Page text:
The time I almost DNF’d the mile

Mountain Avenue Mile

Every bit of training I’ve done since December has been geared toward the Never Summer 100K, the longest, most difficult race I’ve ever attempted. It was mostly successful. I’m not quite sure what part of me thought it might be a good idea to follow up that 16 hour event with a 1 mile race.

I knew I didn’t have a shot at the time I ran in my most recent mile race two years prior, which was downhill and at nearly sea level. I trained, which is to say I did one track workout (in Illinois) a week before the race where I ran 400s in 77, 76, 75, 74, 74. Maybe, just maybe I could squeak in under 5:00. Realistically, I knew 5:05-5:10 was more probable.

I did a relatively long warmup of 5-6 miles. The older I get the longer it takes me to get up to speed. I toed the line with about 30 other grown ass men (the fun run, youth, masters, and women’s races had already taken place).

The race began.

I was so unaccustomed to racing such a short, fast distance I apparently completely forgot how to run. Literally the very first step I took from the starting line I pushed off with so much power that I completely wrenched my right hip flexor. It had to have been in just the completely wrong place. Whatever happened, it was the most excruciating pain I’ve experienced in a very long time.

I kept running because, well, it was a race. After 100 meters I started to pull off to the side so I could drop out of the race. But I kept running because, well, it was a race. After 200 meters I felt a huge snap/pop in my hip, and almost instantly the pain disappeared. Now the only pain I felt was the normal pain of running as fast as you can for a very short (but not quite short enough) distance.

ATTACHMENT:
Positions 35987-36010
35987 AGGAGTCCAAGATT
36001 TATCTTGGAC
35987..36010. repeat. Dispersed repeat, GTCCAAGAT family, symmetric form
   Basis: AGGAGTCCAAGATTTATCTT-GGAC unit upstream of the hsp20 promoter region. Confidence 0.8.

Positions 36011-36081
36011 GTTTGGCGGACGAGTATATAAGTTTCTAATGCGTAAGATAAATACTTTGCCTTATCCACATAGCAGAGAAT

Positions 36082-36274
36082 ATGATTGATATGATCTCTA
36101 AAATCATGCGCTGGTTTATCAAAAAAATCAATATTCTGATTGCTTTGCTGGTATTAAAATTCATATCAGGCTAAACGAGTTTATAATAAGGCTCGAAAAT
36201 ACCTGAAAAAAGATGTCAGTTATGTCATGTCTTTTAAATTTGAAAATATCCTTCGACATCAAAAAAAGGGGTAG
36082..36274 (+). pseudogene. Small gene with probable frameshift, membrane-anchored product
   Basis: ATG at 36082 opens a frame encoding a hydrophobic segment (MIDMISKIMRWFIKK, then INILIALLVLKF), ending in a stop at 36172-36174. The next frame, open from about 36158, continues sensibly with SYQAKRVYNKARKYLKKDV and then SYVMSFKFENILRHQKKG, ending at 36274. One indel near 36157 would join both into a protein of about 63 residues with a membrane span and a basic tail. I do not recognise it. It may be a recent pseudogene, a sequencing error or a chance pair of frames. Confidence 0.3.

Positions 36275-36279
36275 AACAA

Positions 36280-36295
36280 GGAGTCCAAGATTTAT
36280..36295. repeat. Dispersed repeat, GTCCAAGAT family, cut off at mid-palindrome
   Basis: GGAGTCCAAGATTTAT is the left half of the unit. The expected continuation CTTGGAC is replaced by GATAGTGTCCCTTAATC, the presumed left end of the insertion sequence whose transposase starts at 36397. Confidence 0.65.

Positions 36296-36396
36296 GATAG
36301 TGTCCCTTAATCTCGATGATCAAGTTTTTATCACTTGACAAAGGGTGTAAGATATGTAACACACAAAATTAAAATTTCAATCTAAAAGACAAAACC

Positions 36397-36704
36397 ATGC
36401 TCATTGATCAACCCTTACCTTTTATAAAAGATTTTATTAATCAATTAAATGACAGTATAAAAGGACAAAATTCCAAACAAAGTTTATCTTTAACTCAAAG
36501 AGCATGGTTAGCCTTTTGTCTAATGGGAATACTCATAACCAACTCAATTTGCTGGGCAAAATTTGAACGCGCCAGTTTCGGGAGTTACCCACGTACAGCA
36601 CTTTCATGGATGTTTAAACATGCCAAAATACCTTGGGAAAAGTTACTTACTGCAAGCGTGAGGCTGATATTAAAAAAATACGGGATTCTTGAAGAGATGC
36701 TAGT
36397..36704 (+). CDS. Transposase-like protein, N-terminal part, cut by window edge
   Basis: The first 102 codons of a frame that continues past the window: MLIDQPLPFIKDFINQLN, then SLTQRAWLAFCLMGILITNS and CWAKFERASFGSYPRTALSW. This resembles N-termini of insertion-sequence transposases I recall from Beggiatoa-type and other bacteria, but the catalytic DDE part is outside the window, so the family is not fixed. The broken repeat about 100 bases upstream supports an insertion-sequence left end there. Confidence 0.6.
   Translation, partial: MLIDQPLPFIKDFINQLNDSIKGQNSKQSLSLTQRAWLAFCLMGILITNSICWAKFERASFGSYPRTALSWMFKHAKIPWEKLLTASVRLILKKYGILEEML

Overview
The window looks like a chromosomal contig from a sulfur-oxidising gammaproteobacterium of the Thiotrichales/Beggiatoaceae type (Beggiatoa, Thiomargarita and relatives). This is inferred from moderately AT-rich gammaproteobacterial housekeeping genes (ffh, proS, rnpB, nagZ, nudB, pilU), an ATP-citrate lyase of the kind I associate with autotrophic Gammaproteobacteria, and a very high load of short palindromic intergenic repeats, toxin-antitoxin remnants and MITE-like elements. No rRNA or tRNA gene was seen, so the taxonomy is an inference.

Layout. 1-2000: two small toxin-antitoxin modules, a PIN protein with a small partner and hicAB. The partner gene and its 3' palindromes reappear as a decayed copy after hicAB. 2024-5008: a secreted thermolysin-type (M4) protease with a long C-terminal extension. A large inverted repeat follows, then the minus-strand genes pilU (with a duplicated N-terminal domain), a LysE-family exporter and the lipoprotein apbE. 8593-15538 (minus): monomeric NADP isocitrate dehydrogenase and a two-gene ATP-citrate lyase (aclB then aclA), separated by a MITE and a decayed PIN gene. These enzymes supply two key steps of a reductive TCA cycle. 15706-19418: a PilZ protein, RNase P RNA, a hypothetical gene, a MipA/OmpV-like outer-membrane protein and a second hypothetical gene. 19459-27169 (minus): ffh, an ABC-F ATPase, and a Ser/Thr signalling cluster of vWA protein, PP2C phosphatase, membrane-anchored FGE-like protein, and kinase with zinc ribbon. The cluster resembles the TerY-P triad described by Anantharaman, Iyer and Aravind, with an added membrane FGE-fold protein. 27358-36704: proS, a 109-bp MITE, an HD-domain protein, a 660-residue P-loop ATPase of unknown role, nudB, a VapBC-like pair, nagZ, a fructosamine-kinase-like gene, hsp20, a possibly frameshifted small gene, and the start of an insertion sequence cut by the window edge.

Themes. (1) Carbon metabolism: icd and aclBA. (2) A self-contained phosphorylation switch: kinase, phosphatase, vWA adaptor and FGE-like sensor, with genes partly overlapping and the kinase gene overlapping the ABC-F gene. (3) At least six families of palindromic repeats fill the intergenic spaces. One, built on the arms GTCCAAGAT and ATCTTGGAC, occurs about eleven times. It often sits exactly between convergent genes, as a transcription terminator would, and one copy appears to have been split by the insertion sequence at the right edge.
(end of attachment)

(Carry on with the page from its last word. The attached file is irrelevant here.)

My first quarter was the fastest. I slowed down a bit the second quarter, reaching the half mile in 2:28. My second quarter was already slower than I hoped to average for the whole distance. This didn’t bode well. The third quarter was slower still. I picked up the pace in the fourth quarter, but not enough. I finished in 5:05 by my watch and the finish line clock, but that somehow turned into 5:07 in the official results. So it was right where I expected, but not where I wanted to be.

Most sensible people would take away from this experience that the mile wasn’t the event for them and never try it again. I immediately wanted to try again (like a half hour later). The problem wasn’t my fitness, I’d just completely forgotten how to race that kind of distance. With even just a tiny bit of practice I could do quite a bit better.

Or at least that’s what I’ve convinced myself could happen.